Depression was strongly negatively correlated to SPANE Positive Experiences and to Affect Balance. The opposite was true for SPANE Negative Experiences both for DASS-21 and DASS-9. Depression had strong negative and significant correlations with all Well-Being dimensions, for DASS-21 Mean r = −.45, and for DASS-9 Mean r = −.42 (p values < .01). Social WB had again in the lowest correlation to Depression and WEMWBS the highest for both DASS versions. Regarding the other positivity constructs, for Depression all correlations were significant (p <.01), moderate to strong and negative (for DASS-21 M = −.33 and for DASS-9 M = −.31), except MLQ Search for Meaning. Like Anxiety and Stress, Depression had the strongest negative correlation (r = −.45) with resilience, Presence of life meaning and Hope and the weakest with Gratitude. The same pattern was observed for both DASS versions. Depression had also a moderate to strong, negatively correlations (p values < .01) with all aspects of life quality DASS-21 (Mean r = −.44 and DASS-9, Mean r = −.40). The results of the correlation analysis for DASS-21 are presented in Table 8.
3.10. Correlations of DASS-21 with DASS-9
The correlations of the DASS-21 factors with the DASS-9 factors were examined in the entire sample (see Table 8). DASS-21 Stress was highly positively correlated with DASS-9 Stress (r = .92, p < .01). Similarly, Anxiety and Depression of DASS-21 showed a remarkably strong, positive and significant correlation with their equivalent DASS-9 factors (r = .90 and r = .93 respectively), all p values < .01 (see Table 8 for details).
3.11. Descriptive Statistics of the Scores for DASS-21 & DASS-9
For each DASS-21 subscale the percentage of participants that fall in each category denoting the severity of symptoms (normal, mild, moderate, severe and extremely severe) is listed below. The percentage of participants categorized as “normal” for Depression, Anxiety and Stress were 58.71%, 60.61% and 57.61%, respectively (see Table 9 for details).
Regarding DASS-9, the means and ranges for Stress, Anxiety and Depression factors are presented in Table 10 for the total sample (N = 2272). Means cannot
Table 9. Summary statistics for DASS-21 in the total sample.
*Range defined according to Lovibond and Lovibond’s (1995a) cut-offs for each DASS category.
Table 10. Summary statistics and raw scores of DASS-9 converted to percentiles.
be used to estimate individual scores, given the non-normality of the data. Therefore, Table 10 was included for conversion of DASS-9 scores on Stress, Anxiety and Depression to percentiles. The 50% of the respondents in DASS-9 Stress, Anxiety and Depression score ≤ 3, ≤ 1 and ≤ 1 respectively (see Table 10).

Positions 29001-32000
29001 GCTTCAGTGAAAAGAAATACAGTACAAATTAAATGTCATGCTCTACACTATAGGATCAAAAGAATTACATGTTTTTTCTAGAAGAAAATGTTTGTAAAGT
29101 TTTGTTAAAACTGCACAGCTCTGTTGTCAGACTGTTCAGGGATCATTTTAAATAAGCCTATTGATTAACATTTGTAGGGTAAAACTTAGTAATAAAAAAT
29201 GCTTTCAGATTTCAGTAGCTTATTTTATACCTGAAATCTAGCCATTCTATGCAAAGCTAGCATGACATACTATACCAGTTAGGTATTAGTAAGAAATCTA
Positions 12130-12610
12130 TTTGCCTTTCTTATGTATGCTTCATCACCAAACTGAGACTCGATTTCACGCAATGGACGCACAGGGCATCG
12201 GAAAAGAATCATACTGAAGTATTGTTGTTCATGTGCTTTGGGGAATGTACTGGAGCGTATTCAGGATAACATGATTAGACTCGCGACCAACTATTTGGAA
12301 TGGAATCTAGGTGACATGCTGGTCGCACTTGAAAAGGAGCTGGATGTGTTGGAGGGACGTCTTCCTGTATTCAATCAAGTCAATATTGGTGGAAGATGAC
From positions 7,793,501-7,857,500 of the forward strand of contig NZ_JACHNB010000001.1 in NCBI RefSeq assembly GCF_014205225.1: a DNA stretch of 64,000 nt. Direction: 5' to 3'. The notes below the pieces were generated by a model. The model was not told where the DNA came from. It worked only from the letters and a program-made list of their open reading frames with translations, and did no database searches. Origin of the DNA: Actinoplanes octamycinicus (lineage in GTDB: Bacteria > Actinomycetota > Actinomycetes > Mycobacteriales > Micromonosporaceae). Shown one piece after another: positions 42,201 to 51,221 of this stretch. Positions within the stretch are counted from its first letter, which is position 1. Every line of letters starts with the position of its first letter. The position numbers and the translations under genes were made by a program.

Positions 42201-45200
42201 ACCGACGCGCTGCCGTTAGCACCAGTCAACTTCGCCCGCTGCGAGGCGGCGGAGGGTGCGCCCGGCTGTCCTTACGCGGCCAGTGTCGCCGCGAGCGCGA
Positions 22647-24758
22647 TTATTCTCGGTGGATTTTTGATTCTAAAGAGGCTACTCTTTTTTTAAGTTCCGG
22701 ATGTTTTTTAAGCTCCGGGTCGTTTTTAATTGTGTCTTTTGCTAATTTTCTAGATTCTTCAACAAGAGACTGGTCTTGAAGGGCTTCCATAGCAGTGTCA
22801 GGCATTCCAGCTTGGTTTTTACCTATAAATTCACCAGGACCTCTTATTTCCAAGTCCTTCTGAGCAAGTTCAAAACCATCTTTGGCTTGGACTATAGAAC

This study sought to examine the dimensionality of two different versions of the DASS questionnaire, namely the DASS-21 and the DASS-9. The factor structure, measurement invariance across gender, internal consistency reliability, construct reliability and convergent/discriminant validity were studied for the two versions. All analyses were executed twice, first for DASS-21 and then for DASS-9. Methods used in examining the factor structure of the two DASS versions included EFA, EFA Bifactor, CFA Bifactor ICM-CFA and ESEM. After sample splitting, three different subsamples were created to ensure the validity of the findings implementing a cross-validation process we termed the “3-faced construct validation method”.
Dimensionality was first examined with EFA in a 20% subsample with standard EFA and Bifactor EFA. As a rule, when examining the dimensionality of psychological constructs, relying on an EFA measurement model is usually a prerequisite (Howard, Gagne, Morin, Wang, & Forest, 2016) . EFA results suggested that all DASS-21 and DASS-9 EFA models tested achieved a good fit. In the next phase, we examined the DASS-21 and DASS-9 factor structure with CFA in the second 40% of the sample. We tested 11 alternative models for DASS-21 and 6 for DASS-9. Among the DASS-9 alternative models tested, we included a 12-item version of DASS-21 (proposed by Yusoff, 2013 ).